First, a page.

GuerdonNews® Volume 12 Number 10

December 2016

Dear reader,


Season's greetings, and welcome to the December 2016 issue oGuerdonNews®


In our final bumper reading issue for 2016, we:

• Summarise ACSI’s  recent survey indicating an anaemic adjustment in ASX 200 NED fees for a reducing pool of directors

• Provide a venting opportunity for both directors and investors at our 2017 Forum to head off the prospect of another torrid AGM season

• Consider the latest Hermes remuneration principles that prefer no more LTIs

• Alert remuneration committees that LTI offer letters will need changing to ensure you say what you mean about your TSR peer group

• Accueillir a new member of our global partnership of independent remuneration advisers

• Set you straight on whether incentives can ever be “fixed pay in drag”

• Suggest that Australia may be falling behind in ensuring institutional investors and their advisers meet a competent stewardship standard

• Explain why similar performance measures should not be used for STI and LTI

• Lament lost opportunities by the parliamentary bank enquiry for insights into the relationship between pay, culture and good and bad behaviours, and

• Summarise South Africa’s proposed pay governance changes.

We look forward to reporting board governance and executive remuneration news to you again in 2017, with our first monthly issue to be delivered on the second Tuesday in February. In the interim we will, as usual, be toiling away the summer for our clients throughout January.

It has been another great year for Guerdon Associates. Thank you to our clients, and their investors, for being open and responsive to solutions that focus and reward executives on creating value. From all of us in Guerdon Associates, best wishes for a safe, happy and prosperous New Year.


ACSI surveys ASX 200 NED fees 

Fewer overall ASX 100 directors, but more women, receive modest fee increases.

However, as more women are being appointed to non-executive director positions, fewer are appearing as executive directors. Could we be cannibalising one pool of talent for another?

 Read more


Save the date: Halt the erosion of trust between boards and investors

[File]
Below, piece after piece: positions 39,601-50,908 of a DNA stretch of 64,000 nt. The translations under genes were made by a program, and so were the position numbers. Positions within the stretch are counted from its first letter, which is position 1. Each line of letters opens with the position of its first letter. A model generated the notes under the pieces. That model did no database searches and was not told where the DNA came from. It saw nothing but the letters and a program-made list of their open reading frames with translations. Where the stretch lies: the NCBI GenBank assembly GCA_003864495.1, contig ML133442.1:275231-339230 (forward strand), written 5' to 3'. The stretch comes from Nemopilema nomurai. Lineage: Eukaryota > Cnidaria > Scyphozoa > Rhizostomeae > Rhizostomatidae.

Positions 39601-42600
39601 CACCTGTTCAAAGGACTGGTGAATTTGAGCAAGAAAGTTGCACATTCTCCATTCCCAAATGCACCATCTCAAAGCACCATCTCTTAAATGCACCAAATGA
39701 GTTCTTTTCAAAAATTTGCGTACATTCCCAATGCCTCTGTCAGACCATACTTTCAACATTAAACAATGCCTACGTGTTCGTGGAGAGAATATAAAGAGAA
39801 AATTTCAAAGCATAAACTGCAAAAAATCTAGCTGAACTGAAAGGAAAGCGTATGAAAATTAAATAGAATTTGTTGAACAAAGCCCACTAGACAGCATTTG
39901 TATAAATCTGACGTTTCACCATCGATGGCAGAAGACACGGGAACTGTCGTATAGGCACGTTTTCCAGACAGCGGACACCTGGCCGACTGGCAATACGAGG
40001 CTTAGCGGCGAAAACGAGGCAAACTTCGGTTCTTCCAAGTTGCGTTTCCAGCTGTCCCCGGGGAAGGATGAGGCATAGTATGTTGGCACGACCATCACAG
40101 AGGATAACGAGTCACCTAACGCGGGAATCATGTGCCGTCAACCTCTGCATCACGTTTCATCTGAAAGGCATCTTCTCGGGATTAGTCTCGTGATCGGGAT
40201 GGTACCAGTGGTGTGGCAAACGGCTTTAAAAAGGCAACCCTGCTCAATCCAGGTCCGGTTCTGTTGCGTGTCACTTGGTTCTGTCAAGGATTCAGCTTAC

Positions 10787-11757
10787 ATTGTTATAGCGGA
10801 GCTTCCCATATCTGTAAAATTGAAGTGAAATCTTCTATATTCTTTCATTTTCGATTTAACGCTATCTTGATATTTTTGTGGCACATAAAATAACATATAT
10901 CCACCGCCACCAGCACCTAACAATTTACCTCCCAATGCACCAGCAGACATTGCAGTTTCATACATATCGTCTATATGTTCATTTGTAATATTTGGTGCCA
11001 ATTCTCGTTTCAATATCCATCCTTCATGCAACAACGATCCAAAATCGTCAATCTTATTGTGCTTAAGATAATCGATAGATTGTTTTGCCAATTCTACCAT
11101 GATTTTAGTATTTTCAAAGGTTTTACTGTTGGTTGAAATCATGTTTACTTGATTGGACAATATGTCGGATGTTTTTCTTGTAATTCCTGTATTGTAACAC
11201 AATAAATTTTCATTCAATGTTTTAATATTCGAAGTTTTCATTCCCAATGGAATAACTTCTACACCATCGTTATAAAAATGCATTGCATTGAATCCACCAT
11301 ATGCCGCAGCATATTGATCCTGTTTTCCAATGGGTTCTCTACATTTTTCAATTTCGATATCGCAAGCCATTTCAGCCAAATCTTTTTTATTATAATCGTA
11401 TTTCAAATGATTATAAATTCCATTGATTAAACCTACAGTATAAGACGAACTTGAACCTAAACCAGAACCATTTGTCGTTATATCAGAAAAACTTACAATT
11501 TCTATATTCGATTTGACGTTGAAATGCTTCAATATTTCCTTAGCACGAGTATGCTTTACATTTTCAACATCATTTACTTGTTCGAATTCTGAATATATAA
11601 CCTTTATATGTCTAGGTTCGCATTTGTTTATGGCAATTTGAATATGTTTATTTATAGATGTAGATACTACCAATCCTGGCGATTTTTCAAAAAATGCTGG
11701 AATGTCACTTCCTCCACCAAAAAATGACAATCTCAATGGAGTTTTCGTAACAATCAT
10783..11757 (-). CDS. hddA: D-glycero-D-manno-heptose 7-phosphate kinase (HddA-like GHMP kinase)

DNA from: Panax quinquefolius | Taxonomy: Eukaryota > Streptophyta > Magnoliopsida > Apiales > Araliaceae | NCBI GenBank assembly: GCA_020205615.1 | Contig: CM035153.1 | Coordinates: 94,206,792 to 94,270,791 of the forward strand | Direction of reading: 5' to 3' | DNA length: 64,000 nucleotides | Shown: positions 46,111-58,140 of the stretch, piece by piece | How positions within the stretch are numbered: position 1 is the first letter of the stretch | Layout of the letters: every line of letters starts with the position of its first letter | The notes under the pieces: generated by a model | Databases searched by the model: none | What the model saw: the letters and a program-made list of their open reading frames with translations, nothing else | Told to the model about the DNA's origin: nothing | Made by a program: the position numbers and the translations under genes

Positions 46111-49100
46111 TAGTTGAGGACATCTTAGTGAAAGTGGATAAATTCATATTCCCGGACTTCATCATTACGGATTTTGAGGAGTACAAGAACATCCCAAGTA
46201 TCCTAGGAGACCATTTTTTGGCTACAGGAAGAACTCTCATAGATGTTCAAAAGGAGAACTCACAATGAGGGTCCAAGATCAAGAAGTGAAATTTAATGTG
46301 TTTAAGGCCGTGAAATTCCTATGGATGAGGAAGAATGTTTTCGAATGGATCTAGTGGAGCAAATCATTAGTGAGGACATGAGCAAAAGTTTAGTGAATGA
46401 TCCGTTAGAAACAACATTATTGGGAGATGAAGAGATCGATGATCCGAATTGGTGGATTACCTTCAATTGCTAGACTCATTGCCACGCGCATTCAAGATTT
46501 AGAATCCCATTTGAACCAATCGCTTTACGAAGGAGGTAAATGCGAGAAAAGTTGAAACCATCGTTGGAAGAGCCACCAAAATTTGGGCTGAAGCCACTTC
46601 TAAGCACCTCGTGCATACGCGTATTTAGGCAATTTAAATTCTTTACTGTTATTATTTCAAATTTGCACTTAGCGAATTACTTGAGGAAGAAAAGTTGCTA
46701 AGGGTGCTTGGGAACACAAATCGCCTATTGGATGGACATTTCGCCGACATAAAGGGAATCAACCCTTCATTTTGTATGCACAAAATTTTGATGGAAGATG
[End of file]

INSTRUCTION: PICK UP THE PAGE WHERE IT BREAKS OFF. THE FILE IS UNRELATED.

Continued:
The afternoon of 9th March in Melbourne, and morning of 13th of March in Perth.

There is no doubt that 2016 has been a torrid year for ASX 300 companies and their investors, as both come to grips with the vote outcomes on remuneration matters. Both sides are recognising that here has been a loss of trust and respect.

Guerdon Associates has heard first-hand, gross generalisations that boards have been “sneaky” and executives “greedy”, while investors and their advisers have been “lazy”, "lack competence”, and are “not transparent”.

There is fault here. And it has been on both sides.

Read more.


Hermes new executive pay guidelines

No long term incentives are now ok

Hermes has significant investments in ASX listed companies. It has just released its “Remuneration Principles: Clarifying Expectations” calling for “much simpler, more transparent and less-leveraged” remuneration. 

The suggestion is even made of a move to paying nothing but entirely fixed remuneration, “based primarily on shareholdings, together with a cash salary similar to today’s levels”.  

Read more.


Mind your peer group disclosures and LTI offer letters

Changes to GICs sectors could mean that you are paying for what you did not intend.

From 1 July 2016, real estate companies are no longer an industry within the finance sector, They are now a stand alone GICs sector. If you have a relative TSR peer group that specifically includes or excludes finance sector and/or real estate companies, you may need to amend the wording of your disclosures and offer letters.